A charity dinner to be held in Aberdeen will raise funds for a high-tech piece of kit that will aid imaging helping to detect early signs of dementia.
The Funny Memories dinner is being organised on behalf of the Lord Provost’s Charitable Trust by Charles Bain, whose late father Charlie and father-in-law Roy both had Alzheimer’s disease.
Charles organised a previous dinner in 2010, which raised £19,000 to buy an activity bus for elderly and vulnerable people, which is run by VSA and used by Grandholm Care Home, where Mr Bain snr was a resident.
He is hoping this year’s event, which will be held at the Mercure Ardoe House Hotel on March 24 and is already sold out, will raise around £25,000 towards the kit which will help University of Aberdeen research.
Celebrity ventriloquist Paul Zerdin will be the guest star at the dinner, fresh from appearances on the Royal Variety Show, ITV's Tonight at the London Palladium with Bruce Forsyth and in Las Vegas.
Sponsored by Apache North Sea, the night will be compered by Dave Macdermid. Lord Provost Peter Stephen will join guests for a drinks reception before dinner, a silent auction and raffle, followed by dancing to 11-piece band Aristocats.
Charles, who is director of CEURO Communications Ltd, said: “We are looking forward to welcoming more than 330 guests to the dinner, which we hope will be even bigger and better than the Magic Memories event in 2010.
“The theme for the night is Funny Memories and we have a very funny celebrity in the shape of Paul Zerdin to entertain the guests, along with the Aristocats.
“My goal is to raise more than £25,000 towards an analytical unit called a Mass Spectrometer which will be instrumental in identifying the early stages of dementia and be the vehicle for many people to get early treatment, minimising the emotional and financial challenges this brings to families, friends and health organisations.”
All the proceeds will support the university’s Brain Imaging Team, which is working on a number of innovative projects at the forefront of the fight against dementia and has made significant progress in utilising brain imaging techniques to detect the early signs of diseases leading to dementia in older people.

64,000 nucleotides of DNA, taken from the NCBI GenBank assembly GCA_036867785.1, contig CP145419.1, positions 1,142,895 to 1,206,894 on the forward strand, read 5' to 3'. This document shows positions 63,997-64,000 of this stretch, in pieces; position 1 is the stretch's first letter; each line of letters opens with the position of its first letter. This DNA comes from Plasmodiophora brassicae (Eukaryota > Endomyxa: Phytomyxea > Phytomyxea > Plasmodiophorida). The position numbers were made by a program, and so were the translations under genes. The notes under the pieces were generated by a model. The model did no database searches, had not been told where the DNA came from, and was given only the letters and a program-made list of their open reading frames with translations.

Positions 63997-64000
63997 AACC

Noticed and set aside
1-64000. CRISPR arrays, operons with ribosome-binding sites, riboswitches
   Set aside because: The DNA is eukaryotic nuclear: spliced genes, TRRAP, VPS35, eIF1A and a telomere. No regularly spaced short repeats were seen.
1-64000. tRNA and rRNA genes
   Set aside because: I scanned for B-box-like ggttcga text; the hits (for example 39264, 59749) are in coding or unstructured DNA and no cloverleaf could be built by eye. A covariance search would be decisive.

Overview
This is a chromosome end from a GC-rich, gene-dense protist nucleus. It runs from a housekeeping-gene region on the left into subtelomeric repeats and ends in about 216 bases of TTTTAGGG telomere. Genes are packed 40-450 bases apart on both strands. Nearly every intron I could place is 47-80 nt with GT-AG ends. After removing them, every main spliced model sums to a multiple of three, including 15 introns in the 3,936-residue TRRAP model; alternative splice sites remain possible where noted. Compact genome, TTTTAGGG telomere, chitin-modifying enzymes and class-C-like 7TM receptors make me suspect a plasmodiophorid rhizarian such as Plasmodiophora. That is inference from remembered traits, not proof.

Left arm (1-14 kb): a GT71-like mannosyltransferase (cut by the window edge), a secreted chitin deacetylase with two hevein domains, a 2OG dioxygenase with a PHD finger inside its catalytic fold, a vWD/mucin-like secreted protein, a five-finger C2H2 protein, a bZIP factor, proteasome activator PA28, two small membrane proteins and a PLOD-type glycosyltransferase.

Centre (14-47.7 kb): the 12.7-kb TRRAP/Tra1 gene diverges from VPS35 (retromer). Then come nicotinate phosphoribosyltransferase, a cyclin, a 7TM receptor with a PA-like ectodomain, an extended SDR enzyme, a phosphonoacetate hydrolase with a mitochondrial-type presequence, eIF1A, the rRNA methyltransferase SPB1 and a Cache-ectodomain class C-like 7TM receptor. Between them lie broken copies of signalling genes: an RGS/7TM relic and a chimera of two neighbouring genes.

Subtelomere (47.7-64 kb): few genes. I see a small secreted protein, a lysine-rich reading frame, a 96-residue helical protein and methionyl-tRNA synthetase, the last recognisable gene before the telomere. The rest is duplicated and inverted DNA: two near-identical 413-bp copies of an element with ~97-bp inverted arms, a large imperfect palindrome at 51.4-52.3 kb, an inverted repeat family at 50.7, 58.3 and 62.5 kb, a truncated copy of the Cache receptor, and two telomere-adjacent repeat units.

Professor Matteo Zanda, Chair in Medical Technologies and facility manager of the John Mallard Scottish Positron Emission Tomography (PET) Centre at the University of Aberdeen, added: “We are very grateful to the organisers for their help and support towards the acquisition of the Mass Spectrometer for our PET imaging Centre.
“This sophisticated instrument will tremendously contribute to both quality and quantity of our research in the area of dementia. The spectrometer will enable us to discover and develop more efficiently novel promising diagnostic molecules for detecting damaged areas of the brain in Alzheimer’s Disease and other forms of cognitive decline using PET imaging.”
The Lord Provost’s Charitable Trust has previously backed the appeal, which is also being supported by city social care charity VSA and Raeburn Healthcare, which provides nurse-led healthcare and care at home services, enabling clients – including many who have Alzheimer’s - to live as independently as possible with privacy and dignity in the comfort of their own home.
The Lord Provost’s Charitable Trust is a fund independent of Aberdeen City Council, which was set up for the millennium to support good causes of all kinds in the city.
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